Also known as: three-needle bind-off
The joinery cast-off (or three needle bind-off), as its name suggests, is a cast-off that can be used to join two pieces of fabric.
This cast-off method produces a join in which the stitches of one of the fabrics align exactly with those of the other fabric. On the private side there is a chain that is formed by the cast-off row. Some designers use this chain as a decorative element by placing it on the public side of the finished item.
How to do it
Often used for joining the back to front of sweaters at the shoulders, the method needs each of the two pieces of fabric to have the same number of stitches. Any shaping has to be completed before the cast-off row(s).
As suggested by the alternate name for this cast-off (three needle bind-off), three needles are used (or two needles and a crochet hook).
As with any other bind-off technique that produces a chain of stitches, the elasticity of the cast-off is determined by the size of the needle (or crochet hook) used to form the cast-off chain. Using a larger size needle (crochet hook) for the cast-off than the original fabrics gives a more elastic join, while using a smaller size gives a tighter one.
Both of the fabrics to be joined must have the live stitches of their final rows on needles. Usually, these will be the needles on which they were knit. You need a third needle (or crochet hook) to make the join, and most often this is the same size as the needles used to create the fabrics to be joined. If you do not have a third needle of the same size, you can transfer one of the pieces onto a smaller needle.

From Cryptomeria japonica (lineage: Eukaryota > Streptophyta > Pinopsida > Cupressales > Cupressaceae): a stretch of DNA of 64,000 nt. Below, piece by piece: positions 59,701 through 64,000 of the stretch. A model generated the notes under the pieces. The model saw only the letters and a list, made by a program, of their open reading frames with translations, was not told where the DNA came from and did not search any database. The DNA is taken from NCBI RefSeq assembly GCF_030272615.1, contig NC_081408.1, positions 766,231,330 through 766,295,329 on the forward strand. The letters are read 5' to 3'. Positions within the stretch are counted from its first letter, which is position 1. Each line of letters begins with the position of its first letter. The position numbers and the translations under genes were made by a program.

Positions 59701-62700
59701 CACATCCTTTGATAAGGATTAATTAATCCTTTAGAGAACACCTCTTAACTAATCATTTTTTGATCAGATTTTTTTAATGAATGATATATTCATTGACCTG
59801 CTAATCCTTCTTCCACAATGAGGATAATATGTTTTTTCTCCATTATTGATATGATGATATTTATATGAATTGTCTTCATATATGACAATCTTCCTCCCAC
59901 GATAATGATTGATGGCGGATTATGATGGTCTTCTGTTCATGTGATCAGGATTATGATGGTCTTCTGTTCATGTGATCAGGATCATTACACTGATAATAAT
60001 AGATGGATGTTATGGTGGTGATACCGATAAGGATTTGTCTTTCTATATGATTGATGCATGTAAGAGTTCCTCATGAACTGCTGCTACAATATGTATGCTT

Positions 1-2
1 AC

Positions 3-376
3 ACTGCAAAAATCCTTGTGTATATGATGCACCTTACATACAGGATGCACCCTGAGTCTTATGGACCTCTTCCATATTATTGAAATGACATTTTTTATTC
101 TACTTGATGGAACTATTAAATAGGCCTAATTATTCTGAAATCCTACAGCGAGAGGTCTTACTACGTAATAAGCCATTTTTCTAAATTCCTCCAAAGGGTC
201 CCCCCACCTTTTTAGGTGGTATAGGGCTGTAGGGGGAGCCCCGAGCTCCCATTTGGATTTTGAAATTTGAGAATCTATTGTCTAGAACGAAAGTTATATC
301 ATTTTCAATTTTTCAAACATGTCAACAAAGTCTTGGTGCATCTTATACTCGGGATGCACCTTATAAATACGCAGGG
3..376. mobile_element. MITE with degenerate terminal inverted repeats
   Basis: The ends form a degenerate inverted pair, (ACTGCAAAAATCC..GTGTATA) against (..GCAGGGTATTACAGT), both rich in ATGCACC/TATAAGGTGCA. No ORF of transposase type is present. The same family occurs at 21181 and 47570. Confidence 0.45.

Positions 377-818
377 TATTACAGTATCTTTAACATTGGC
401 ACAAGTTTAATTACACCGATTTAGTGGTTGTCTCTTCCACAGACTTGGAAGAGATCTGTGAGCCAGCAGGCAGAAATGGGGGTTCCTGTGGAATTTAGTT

When the public sides of the fabrics are facing you, one should have the tip of the needle on your left, and the other have the tip on the right. If you left the pieces on your needles when you finished knitting, you may need to transfer one of the pieces onto a second needle to make sure it is the right way round (if, though, you are using circular needles, all you need to do is slide the piece to the other end of the cable).
Joining with the chain on the private side of the fabric. Hold the two fabrics together with their public sides touching. Hold them with the tips of the needles pointing to the right.
Joining with the chain on the public side of the fabric. Hold the two fabrics together with their private sides touching. Hold them with the tips of the needles pointing to the right.
With the third needle, knit the first stitch on the front needle with the first stitch on the back needle. You do this by putting the right needle through the first stitch on the front needle as if you were doing a k2tog, and then doing the same on the first stitch on the back needle. You are actually doing a k2tog, but the two stitches are on different needles). Wrap the yarn and pull it through to form a new stitch on the right hand needle, pulling the two old stitches off their needles.
Do the same with the next stitches.
Pass the right-most stitch on the right hand needle over the one nearer the tip. You have now cast off one stitch, and are left with one stitch on the right needle.
Continue until you have joined all the stitches from the left hand needles.
Cut the yarn, leaving a generous end for weaving in, and pull the tail free with the right hand needle.
Alternatively you could purl the two stitches together. Insert the right needle into the first stitch on the back needle (so that it goes through the stitch in the opposite way to the left hand needle) from right to left, then do the same for the stitch on the front needle. Wrap the right hand needle purl-wise, and then pull the loop through. Make the chain by passing right-most stitch on the right needle over the stitch to its left.
Using a crochet hook. Use a crochet hook instead of a third needle. Read “crochet hook” for “right hand needle” in the instructions above.